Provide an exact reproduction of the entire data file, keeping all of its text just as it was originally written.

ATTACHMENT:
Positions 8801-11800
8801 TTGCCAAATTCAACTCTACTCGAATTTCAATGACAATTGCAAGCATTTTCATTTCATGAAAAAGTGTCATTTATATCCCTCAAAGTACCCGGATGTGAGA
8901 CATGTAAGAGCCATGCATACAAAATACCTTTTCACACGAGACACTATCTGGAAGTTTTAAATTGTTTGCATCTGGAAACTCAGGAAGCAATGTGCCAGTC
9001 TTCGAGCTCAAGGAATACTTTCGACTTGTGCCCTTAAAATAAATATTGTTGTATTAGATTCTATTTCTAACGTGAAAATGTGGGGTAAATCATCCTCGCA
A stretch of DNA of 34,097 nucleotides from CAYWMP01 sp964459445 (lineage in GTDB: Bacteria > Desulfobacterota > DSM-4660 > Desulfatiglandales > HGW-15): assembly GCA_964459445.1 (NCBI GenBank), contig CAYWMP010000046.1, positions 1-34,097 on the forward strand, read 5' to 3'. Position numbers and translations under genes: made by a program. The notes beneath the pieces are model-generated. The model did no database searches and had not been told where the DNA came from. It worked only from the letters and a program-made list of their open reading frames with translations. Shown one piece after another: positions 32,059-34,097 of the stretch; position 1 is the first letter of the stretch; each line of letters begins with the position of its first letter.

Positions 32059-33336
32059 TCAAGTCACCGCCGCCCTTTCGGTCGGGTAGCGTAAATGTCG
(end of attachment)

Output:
Positions 8801-11800
8801 TTGCCAAATTCAACTCTACTCGAATTTCAATGACAATTGCAAGCATTTTCATTTCATGAAAAAGTGTCATTTATATCCCTCAAAGTACCCGGATGTGAGA
8901 CATGTAAGAGCCATGCATACAAAATACCTTTTCACACGAGACACTATCTGGAAGTTTTAAATTGTTTGCATCTGGAAACTCAGGAAGCAATGTGCCAGTC
9001 TTCGAGCTCAAGGAATACTTTCGACTTGTGCCCTTAAAATAAATATTGTTGTATTAGATTCTATTTCTAACGTGAAAATGTGGGGTAAATCATCCTCGCA
A stretch of DNA of 34,097 nucleotides from CAYWMP01 sp964459445 (lineage in GTDB: Bacteria > Desulfobacterota > DSM-4660 > Desulfatiglandales > HGW-15): assembly GCA_964459445.1 (NCBI GenBank), contig CAYWMP010000046.1, positions 1-34,097 on the forward strand, read 5' to 3'. Position numbers and translations under genes: made by a program. The notes beneath the pieces are model-generated. The model did no database searches and had not been told where the DNA came from. It worked only from the letters and a program-made list of their open reading frames with translations. Shown one piece after another: positions 32,059-34,097 of the stretch; position 1 is the first letter of the stretch; each line of letters begins with the position of its first letter.

Positions 32059-33336
32059 TCAAGTCACCGCCGCCCTTTCGGTCGGGTAGCGTAAATGTCG